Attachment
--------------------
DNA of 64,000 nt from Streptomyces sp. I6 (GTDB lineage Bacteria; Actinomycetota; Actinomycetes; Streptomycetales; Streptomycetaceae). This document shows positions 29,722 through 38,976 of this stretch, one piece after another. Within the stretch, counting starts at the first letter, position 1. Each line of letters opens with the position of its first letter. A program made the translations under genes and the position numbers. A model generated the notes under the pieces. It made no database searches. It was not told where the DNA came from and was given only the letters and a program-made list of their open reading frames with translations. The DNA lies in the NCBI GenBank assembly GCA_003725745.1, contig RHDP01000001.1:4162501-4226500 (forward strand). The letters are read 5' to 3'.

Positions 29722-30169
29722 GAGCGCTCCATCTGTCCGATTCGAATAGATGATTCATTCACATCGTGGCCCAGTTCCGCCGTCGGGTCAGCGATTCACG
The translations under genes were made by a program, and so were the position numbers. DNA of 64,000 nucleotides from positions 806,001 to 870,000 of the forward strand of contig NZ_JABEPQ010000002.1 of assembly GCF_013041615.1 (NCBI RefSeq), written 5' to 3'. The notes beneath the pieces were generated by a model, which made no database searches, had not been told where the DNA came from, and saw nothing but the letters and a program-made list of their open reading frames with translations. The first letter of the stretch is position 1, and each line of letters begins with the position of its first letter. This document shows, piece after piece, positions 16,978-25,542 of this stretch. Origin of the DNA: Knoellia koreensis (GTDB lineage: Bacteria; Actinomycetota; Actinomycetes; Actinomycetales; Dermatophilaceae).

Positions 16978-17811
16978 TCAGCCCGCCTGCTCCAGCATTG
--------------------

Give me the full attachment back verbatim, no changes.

DNA of 64,000 nt from Streptomyces sp. I6 (GTDB lineage Bacteria; Actinomycetota; Actinomycetes; Streptomycetales; Streptomycetaceae). This document shows positions 29,722 through 38,976 of this stretch, one piece after another. Within the stretch, counting starts at the first letter, position 1. Each line of letters opens with the position of its first letter. A program made the translations under genes and the position numbers. A model generated the notes under the pieces. It made no database searches. It was not told where the DNA came from and was given only the letters and a program-made list of their open reading frames with translations. The DNA lies in the NCBI GenBank assembly GCA_003725745.1, contig RHDP01000001.1:4162501-4226500 (forward strand). The letters are read 5' to 3'.

Positions 29722-30169
29722 GAGCGCTCCATCTGTCCGATTCGAATAGATGATTCATTCACATCGTGGCCCAGTTCCGCCGTCGGGTCAGCGATTCACG
The translations under genes were made by a program, and so were the position numbers. DNA of 64,000 nucleotides from positions 806,001 to 870,000 of the forward strand of contig NZ_JABEPQ010000002.1 of assembly GCF_013041615.1 (NCBI RefSeq), written 5' to 3'. The notes beneath the pieces were generated by a model, which made no database searches, had not been told where the DNA came from, and saw nothing but the letters and a program-made list of their open reading frames with translations. The first letter of the stretch is position 1, and each line of letters begins with the position of its first letter. This document shows, piece after piece, positions 16,978-25,542 of this stretch. Origin of the DNA: Knoellia koreensis (GTDB lineage: Bacteria; Actinomycetota; Actinomycetes; Actinomycetales; Dermatophilaceae).

Positions 16978-17811
16978 TCAGCCCGCCTGCTCCAGCATTG